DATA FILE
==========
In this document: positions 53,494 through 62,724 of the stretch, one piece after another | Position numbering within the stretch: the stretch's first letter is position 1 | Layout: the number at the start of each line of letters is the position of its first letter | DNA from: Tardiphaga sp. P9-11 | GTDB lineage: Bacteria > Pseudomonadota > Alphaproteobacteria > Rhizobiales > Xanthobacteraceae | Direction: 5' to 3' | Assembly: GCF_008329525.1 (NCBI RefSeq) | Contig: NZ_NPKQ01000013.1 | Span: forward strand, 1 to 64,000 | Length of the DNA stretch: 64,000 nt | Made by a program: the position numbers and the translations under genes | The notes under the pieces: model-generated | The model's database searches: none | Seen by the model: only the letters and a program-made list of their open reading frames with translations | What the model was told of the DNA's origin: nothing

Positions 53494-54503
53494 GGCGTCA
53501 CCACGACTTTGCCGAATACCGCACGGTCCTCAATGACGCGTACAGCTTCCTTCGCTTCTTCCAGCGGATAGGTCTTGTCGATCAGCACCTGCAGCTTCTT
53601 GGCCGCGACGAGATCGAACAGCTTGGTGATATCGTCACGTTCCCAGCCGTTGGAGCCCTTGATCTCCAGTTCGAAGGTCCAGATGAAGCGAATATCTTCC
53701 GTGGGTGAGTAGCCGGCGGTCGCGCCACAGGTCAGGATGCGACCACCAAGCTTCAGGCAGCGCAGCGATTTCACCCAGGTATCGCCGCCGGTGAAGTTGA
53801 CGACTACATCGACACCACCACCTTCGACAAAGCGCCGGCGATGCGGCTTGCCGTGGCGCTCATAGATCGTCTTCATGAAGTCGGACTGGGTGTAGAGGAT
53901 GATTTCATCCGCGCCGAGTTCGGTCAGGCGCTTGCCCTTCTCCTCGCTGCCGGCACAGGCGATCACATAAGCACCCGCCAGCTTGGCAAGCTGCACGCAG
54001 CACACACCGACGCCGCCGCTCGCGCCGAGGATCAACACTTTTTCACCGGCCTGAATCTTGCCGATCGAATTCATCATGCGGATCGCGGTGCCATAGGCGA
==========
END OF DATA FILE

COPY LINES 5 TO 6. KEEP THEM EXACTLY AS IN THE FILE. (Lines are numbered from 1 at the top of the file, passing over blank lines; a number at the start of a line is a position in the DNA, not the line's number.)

53601 GGCCGCGACGAGATCGAACAGCTTGGTGATATCGTCACGTTCCCAGCCGTTGGAGCCCTTGATCTCCAGTTCGAAGGTCCAGATGAAGCGAATATCTTCC
53701 GTGGGTGAGTAGCCGGCGGTCGCGCCACAGGTCAGGATGCGACCACCAAGCTTCAGGCAGCGCAGCGATTTCACCCAGGTATCGCCGCCGGTGAAGTTGA